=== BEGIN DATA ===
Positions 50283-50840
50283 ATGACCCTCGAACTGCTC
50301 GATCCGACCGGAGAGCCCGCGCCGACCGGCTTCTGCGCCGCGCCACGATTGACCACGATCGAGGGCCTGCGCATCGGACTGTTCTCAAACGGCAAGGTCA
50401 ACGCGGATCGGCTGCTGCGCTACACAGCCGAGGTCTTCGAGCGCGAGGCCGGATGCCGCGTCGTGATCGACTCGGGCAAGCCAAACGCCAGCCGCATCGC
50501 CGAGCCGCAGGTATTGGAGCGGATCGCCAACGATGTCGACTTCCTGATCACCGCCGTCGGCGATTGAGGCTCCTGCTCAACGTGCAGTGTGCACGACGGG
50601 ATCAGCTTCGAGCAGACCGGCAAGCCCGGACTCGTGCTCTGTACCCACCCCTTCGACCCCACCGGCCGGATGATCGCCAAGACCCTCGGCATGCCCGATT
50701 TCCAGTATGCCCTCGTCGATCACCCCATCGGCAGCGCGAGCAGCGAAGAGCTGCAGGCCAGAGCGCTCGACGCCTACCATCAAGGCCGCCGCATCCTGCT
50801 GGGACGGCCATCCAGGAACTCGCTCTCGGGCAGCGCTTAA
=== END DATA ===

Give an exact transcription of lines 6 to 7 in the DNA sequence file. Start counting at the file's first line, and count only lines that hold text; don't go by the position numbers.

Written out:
50601 ATCAGCTTCGAGCAGACCGGCAAGCCCGGACTCGTGCTCTGTACCCACCCCTTCGACCCCACCGGCCGGATGATCGCCAAGACCCTCGGCATGCCCGATT
50701 TCCAGTATGCCCTCGTCGATCACCCCATCGGCAGCGCGAGCAGCGAAGAGCTGCAGGCCAGAGCGCTCGACGCCTACCATCAAGGCCGCCGCATCCTGCT